Danube Governance Hub

The urgency for increasing governance and capacities in public administration in many countries of the Danube Region has recently been shown in the Balkan Barometer 2016 (

  • Credibility of public institutions is low. Dissatisfaction with the efficiency and fairness of the public institutions continues to be high.
  • Governance is perceived as the main obstacle to growth and development.
  • Corruption is seen to be quite widespread.
  • The business environment is not sufficiently supportive. There are complaints regarding the accessibility of information, responsiveness of the governments, and about the predictability of laws and regulations affecting businesses.

The Danube Governance Hub shall strengthen the basis for a strong public sector based on Euro-pean standards through:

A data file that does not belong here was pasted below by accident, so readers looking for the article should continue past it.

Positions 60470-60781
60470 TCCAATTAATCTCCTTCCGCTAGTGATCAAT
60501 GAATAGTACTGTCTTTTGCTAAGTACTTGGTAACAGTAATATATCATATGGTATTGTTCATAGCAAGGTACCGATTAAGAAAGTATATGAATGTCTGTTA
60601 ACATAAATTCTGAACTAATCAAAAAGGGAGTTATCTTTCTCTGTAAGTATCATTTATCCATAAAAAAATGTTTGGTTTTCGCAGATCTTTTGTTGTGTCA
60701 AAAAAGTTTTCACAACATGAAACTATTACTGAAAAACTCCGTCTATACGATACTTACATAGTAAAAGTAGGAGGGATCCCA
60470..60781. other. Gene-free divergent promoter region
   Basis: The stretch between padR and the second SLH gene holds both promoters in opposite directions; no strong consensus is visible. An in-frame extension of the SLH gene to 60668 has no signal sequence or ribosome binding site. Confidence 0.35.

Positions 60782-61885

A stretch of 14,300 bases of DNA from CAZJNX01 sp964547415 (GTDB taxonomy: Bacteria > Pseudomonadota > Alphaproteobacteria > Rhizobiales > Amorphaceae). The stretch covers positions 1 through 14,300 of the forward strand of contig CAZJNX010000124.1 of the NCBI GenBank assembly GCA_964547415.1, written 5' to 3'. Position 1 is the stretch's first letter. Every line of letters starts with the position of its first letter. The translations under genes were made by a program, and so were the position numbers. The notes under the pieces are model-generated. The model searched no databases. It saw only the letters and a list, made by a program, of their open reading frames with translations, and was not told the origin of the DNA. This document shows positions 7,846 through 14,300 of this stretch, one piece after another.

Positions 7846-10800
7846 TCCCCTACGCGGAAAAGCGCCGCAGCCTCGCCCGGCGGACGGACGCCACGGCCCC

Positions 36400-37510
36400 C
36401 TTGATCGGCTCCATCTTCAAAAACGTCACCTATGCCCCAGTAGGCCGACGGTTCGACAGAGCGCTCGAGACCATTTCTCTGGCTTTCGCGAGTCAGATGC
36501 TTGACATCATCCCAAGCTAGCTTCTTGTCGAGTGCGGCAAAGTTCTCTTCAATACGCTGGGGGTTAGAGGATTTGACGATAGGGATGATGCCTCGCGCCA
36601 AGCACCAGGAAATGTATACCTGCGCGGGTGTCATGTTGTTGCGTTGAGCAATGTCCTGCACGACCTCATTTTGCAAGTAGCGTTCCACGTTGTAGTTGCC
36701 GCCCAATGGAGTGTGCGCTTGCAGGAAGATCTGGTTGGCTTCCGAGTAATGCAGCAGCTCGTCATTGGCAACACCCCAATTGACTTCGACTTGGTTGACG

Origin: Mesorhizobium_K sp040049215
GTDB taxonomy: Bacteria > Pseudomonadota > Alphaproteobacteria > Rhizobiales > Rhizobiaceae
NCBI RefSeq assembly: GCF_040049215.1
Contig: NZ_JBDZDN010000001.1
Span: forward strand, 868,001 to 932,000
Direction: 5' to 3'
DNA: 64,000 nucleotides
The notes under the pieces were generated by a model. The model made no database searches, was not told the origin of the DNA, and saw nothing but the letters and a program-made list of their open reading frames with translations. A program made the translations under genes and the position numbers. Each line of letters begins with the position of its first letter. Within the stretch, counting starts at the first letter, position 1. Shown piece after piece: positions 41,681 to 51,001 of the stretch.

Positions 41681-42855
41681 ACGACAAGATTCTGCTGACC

• contributing to the current efforts of fostering good governance, rule of law and modernisation of public administration in the Danube Region especially by enabling public sector organisa-tions and focusing on excellent leadership;
  • fostering European standards of public administration and management;
  • promoting knowledge exchange and achieving synergies between relevant stakeholders deal-ing with governance topics in the region;
  • drawing attention to the importance of coordination between national, regional and local level as basis for a strong public sector;
  • focusing on Open Government, Transparency and cooperation with civil society and
  • contributing to the European Integration process in the Danube Region/Western Balkans.

The planned activities of the Danube Governance Hub are:

  • exchanging experiences on good governance, rule of law and public administration reform with focus on EU-Integration between EU and non-EU countries;
  • promoting European tools for PAR & Governance, e.g. CAF, ELoGE;
  • promoting the Principles of Good Governance adopted by the Committee of Ministers of CoE;
  • acting as contact-point, mediator and facilitator for governance tasks and requests;